Economists, such as Larry Summers, have been seeking an explanation for the weak recovery. The need for an explanation is pressing, since the economy has been surprisingly unresponsive to conventional monetary and fiscal stimulus.
The credit market had a major shock when Lehman defaulted, and has suffered from PTSD ever since. The deleveraging process took three years, from the end of 2007 to the end of 2010. Total credit did not begin to grow again until late 2010, and a number of sectors took much longer to complete the debt reduction process. Only now has the process finally ended, although the PTSD remains.
- Nonfinancial businesses
- Financial businesses
- State & local governments
- The federal government
The failure of the Fed to get control of the money supply is explained by the headwinds resulting from the credit cycle, particularly the financial sector, as well as its unwillingness to adopt sufficiently radical policies despite lip-service to the contrary. The Fed has missed its statutory employment and inflation targets for the past five years. The Fed allowed the credit cycle to overwhelm its stimulus efforts (as it did in 1930-33).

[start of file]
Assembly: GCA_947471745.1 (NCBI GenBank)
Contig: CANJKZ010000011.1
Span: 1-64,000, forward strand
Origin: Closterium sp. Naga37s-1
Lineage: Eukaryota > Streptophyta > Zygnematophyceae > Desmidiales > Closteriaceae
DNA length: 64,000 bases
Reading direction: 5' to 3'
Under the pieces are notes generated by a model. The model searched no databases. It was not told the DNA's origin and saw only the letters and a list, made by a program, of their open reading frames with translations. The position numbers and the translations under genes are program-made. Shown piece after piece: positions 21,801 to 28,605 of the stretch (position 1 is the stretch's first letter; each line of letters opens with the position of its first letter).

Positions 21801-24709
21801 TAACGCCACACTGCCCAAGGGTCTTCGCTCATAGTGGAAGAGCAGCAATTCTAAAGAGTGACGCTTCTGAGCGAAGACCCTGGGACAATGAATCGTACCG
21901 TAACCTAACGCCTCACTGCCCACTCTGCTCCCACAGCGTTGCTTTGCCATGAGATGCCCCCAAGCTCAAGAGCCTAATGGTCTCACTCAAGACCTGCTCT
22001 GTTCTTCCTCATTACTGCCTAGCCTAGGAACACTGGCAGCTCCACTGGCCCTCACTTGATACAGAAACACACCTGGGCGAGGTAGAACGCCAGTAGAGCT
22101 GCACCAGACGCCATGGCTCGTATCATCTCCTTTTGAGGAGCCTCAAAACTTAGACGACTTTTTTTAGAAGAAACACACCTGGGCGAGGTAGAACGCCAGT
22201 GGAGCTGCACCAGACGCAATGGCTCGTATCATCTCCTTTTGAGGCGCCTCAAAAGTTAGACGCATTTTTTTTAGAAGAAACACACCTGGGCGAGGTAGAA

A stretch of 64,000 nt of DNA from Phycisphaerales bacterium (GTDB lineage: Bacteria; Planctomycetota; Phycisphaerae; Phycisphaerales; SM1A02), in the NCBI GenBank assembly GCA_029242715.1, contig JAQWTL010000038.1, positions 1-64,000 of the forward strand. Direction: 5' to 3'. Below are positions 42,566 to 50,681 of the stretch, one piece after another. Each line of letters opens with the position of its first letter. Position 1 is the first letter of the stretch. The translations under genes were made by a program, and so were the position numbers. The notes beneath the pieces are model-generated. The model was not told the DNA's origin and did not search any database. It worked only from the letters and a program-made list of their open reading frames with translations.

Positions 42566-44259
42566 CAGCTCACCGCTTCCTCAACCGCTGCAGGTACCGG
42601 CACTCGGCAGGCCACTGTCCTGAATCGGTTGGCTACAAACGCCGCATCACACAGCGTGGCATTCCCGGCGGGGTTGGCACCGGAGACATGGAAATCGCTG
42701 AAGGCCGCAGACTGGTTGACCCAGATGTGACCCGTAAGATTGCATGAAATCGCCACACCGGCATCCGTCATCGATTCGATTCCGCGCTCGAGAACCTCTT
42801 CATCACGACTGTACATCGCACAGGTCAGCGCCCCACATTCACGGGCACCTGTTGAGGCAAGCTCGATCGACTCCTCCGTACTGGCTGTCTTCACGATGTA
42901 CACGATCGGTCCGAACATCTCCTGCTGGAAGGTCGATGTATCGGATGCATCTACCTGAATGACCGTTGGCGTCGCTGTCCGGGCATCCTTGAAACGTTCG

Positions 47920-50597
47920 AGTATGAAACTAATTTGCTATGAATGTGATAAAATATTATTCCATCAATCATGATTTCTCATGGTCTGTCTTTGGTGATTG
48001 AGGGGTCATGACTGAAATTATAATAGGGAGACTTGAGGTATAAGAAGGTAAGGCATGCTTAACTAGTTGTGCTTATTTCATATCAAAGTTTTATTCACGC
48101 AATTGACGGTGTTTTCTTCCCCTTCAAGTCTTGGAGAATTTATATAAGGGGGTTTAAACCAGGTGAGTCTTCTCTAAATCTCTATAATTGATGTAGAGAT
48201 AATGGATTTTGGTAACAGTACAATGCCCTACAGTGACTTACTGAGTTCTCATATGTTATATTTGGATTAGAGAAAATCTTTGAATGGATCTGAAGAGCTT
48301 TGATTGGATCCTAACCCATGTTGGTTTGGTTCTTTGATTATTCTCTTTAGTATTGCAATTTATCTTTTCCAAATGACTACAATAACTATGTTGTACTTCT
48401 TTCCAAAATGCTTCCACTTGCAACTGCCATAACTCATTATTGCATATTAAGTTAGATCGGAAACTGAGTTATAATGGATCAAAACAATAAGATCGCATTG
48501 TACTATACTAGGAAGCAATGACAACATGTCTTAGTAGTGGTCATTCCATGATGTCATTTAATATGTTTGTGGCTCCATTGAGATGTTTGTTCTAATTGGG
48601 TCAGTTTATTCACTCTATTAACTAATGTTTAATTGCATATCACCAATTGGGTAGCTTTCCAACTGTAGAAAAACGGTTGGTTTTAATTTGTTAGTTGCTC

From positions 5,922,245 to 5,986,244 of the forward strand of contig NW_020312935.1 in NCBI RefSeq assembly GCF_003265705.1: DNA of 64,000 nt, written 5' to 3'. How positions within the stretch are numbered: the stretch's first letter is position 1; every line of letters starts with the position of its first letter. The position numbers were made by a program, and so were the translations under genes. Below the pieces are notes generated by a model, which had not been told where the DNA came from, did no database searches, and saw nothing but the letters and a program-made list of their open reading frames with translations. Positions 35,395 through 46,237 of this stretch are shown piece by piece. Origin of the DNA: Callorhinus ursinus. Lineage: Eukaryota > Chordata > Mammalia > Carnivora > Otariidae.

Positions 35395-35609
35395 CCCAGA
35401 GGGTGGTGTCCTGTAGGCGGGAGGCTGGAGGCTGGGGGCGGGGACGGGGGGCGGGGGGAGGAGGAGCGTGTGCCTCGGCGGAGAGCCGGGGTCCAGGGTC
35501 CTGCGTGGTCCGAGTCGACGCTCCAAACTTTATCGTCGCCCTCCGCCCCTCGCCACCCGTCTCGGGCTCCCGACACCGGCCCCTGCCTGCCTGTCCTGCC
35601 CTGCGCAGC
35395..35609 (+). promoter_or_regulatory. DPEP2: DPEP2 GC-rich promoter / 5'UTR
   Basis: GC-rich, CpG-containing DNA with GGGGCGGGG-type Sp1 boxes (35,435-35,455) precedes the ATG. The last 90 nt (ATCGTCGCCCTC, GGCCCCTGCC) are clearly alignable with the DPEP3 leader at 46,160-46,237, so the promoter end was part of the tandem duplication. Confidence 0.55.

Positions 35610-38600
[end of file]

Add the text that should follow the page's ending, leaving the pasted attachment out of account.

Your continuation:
Credit has not been flowing to the economy at a pace anywhere near the pre-crash rate. In fact, it’s even worse than that: credit growth today is lower today than at any point between WW2 and the Crash. Currently growing at 3%, it had never before dipped below 4% even during the worst postwar recessions. This is a huge drag on both AD and money growth.